Leaving Jackson on our shortest daily ride of 55 miles to Kosciusko, we experienced the picturesque Ross Barnett Reservoir, Cypress Swamp, and more joshing with thoughts of “sexy blue,” “Dr. One Glove,” “Screwdriver,” “It’s 5 o’clock somewhere,” “G.C. a/k/a L.T.,” “Ms. Brown Rice,” “My Black Gummy Bear,” “u good?” “Professor,” “Black Bourgeoisie,” “Ms. Garmin,” “Doppler Master,” and “Mr. Heinz,” among others. Nicknames and key phrases led to laughter galore, which became daily shenanigan rituals!

Kosciusko native and retired educator, Mr. Charles Hall, visited with us and shared his wealth and rich experiences of his and Oprah’s hometown, including the horrific events described in Stokes McMillian’s book entitled: “One Night of Madness,” while we dined, more like threw down on collard greens with rice, Liberian style. In our Antebellum mansion over breakfast, we learned about Oprah’s financial support and the appreciated benefits to the local Kosciusko Boys and Girls Club.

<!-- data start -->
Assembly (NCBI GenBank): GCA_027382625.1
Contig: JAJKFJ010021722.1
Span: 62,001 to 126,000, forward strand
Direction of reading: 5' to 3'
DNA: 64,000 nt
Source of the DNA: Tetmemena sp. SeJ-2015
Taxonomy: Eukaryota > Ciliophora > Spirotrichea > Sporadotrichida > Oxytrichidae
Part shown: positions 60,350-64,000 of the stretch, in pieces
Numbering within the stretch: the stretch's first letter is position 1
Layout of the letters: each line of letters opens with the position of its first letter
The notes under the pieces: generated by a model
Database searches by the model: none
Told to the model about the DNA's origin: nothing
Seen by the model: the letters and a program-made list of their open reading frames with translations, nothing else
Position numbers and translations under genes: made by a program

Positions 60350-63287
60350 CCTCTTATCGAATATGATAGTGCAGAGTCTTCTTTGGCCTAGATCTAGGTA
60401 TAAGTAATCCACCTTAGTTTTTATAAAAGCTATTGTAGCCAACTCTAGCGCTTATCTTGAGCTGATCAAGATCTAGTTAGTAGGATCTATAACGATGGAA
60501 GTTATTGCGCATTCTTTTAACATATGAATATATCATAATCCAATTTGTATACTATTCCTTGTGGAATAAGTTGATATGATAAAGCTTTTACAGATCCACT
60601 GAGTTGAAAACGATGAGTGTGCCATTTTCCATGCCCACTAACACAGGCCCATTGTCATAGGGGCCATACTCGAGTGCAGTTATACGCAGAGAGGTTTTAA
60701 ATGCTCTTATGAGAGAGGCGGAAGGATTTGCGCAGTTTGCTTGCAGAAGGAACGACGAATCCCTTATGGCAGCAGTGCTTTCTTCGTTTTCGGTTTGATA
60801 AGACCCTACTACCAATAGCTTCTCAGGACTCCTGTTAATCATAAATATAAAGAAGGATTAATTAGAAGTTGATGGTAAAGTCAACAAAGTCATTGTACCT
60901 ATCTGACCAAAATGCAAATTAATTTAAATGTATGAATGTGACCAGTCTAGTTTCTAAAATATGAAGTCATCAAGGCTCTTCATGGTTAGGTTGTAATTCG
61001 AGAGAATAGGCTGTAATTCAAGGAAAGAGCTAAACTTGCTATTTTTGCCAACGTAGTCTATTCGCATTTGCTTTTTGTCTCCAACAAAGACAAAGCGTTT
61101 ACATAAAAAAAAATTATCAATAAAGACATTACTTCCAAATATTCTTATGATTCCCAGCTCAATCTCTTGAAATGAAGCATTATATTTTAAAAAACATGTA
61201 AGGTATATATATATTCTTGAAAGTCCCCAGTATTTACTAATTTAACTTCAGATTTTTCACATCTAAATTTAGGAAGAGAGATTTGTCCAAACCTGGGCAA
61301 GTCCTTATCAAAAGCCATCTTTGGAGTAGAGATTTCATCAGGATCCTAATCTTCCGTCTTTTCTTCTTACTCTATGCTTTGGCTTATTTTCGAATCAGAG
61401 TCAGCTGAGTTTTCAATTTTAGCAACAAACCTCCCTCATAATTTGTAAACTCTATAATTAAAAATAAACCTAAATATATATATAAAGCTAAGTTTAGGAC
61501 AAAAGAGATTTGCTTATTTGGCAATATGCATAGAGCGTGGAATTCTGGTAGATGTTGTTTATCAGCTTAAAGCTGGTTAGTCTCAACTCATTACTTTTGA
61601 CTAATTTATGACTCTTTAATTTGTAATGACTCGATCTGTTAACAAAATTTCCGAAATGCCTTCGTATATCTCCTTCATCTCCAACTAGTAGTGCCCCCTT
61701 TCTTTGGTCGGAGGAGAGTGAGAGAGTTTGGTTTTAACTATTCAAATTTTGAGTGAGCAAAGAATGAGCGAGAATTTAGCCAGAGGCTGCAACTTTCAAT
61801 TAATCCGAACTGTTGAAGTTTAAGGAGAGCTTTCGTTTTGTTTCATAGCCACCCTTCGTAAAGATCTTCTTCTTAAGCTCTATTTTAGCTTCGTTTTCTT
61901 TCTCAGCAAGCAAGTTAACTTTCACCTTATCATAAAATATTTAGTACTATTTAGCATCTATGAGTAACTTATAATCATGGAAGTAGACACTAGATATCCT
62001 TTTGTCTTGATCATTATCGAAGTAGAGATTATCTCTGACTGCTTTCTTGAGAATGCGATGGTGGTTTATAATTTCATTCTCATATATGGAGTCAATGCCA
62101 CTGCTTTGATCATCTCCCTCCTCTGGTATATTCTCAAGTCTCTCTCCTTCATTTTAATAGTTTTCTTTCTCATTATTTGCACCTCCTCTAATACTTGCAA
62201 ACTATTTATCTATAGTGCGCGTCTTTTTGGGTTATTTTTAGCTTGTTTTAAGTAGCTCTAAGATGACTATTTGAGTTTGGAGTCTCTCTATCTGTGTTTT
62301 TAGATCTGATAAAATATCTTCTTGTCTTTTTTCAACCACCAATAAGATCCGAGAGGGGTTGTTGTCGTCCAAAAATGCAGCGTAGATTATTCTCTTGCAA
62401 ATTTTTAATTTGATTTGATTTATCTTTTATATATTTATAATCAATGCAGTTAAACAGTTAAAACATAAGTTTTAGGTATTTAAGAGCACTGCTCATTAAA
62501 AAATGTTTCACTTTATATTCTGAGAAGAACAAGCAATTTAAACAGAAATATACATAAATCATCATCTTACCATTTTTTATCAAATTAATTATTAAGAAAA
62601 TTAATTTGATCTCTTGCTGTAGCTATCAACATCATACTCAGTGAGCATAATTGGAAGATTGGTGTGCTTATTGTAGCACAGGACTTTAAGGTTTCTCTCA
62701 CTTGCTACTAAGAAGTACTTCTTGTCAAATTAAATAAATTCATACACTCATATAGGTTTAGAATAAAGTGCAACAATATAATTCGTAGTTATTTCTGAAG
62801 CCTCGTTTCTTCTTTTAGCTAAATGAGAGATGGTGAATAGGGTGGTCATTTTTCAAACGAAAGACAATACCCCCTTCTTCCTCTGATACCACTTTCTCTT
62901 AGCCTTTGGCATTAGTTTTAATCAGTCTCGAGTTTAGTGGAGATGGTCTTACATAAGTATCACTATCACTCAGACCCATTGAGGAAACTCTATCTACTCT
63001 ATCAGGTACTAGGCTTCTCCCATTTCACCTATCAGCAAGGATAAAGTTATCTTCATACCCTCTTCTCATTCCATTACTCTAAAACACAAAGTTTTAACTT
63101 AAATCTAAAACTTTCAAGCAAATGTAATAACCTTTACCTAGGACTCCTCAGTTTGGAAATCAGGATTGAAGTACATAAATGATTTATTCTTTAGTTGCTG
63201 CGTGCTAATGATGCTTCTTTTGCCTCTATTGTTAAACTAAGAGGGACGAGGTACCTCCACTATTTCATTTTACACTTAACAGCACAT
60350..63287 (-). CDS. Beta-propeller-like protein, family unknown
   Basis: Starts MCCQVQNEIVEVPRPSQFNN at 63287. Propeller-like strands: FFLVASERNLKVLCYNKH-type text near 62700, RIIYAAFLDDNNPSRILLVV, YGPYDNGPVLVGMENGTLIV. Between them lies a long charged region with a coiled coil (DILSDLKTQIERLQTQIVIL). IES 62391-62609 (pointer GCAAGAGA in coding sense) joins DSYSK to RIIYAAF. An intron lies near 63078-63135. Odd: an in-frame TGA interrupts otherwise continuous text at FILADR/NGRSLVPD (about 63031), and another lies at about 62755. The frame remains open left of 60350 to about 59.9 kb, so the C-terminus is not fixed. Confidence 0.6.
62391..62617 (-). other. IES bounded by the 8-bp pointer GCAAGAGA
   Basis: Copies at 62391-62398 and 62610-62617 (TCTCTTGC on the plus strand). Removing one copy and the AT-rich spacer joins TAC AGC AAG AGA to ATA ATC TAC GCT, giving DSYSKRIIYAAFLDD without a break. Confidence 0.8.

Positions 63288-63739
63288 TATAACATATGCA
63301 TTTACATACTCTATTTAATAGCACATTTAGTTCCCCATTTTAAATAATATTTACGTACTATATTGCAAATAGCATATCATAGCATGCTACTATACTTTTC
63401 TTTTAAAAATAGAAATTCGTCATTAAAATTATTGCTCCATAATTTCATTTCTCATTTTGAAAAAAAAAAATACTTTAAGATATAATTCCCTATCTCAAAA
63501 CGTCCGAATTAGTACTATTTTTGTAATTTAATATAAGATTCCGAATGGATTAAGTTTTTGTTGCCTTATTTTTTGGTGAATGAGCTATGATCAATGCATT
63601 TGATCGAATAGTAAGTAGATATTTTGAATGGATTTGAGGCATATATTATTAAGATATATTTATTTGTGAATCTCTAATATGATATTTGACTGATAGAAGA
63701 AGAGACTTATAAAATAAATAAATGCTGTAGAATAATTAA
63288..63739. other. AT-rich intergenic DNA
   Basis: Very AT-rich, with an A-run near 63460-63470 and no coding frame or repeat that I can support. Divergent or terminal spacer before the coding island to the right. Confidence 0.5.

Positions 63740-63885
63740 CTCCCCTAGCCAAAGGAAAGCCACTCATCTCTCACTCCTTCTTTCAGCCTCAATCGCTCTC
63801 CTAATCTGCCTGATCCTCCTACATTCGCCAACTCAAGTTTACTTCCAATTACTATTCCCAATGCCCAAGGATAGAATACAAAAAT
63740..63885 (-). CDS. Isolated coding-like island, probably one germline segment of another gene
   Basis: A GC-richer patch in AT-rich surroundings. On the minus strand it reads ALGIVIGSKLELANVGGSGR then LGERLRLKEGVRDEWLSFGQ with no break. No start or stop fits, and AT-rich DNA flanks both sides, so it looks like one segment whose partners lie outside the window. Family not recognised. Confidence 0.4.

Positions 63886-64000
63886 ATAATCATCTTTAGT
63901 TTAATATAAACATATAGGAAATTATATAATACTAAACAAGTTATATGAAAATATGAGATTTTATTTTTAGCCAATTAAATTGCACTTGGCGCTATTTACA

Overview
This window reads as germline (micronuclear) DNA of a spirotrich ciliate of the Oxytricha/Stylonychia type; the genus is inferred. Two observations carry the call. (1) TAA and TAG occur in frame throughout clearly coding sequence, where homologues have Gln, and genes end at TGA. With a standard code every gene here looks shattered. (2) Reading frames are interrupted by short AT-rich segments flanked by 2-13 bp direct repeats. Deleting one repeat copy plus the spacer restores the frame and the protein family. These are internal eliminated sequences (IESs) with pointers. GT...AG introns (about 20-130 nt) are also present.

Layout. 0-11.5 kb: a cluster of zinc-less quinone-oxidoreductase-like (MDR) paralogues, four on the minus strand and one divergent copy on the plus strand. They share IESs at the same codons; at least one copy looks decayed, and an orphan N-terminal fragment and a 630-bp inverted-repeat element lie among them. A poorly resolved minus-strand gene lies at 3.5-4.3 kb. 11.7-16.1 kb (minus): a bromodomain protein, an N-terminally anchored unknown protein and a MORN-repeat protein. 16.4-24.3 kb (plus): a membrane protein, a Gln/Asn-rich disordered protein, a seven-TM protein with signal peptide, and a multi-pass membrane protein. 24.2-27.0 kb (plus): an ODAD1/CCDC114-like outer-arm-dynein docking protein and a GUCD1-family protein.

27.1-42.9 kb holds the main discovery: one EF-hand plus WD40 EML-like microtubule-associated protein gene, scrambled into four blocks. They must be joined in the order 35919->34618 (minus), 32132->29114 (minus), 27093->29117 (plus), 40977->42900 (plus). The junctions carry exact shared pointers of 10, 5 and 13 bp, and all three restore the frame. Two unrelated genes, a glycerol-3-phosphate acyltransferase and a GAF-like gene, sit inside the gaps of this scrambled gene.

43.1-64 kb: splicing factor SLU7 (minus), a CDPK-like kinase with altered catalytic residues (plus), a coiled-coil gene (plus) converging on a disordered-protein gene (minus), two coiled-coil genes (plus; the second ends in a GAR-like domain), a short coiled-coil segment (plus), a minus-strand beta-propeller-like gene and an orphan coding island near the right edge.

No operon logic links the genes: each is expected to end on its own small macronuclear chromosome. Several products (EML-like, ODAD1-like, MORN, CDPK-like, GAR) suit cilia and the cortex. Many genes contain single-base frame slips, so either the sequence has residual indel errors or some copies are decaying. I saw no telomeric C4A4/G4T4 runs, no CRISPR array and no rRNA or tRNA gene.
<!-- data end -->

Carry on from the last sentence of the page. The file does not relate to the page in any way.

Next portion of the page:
From Kosciusko through Houston, Belmont, Tupelo, Collinwood, and finally Nashville, we toured the Bynum Burial Mounds built between 100 B.C. and 100 A.D., Monroe Mission, where the Europeans imposed Christianity on the Chickasaw Nation, Pharr Mounds, and Nomadic Burial Mounds built around 1-200 A.D., all the while marveling at the accomplishments of the Native Americans. We visited Commander Meriwether Lewis Memorial of the Lewis and Clark Expedition, who died there in 1809. A surreal and amazing highlight was the Wichahpi Commemorative Stone Wall, where we were blessed to meet the spouse and dog of Tom Hendrix, who had hand-built the wall to commemorate his great-great-grandmother’s return journey after she was forced from her native land during the infamous “Trail of Tears and Death.”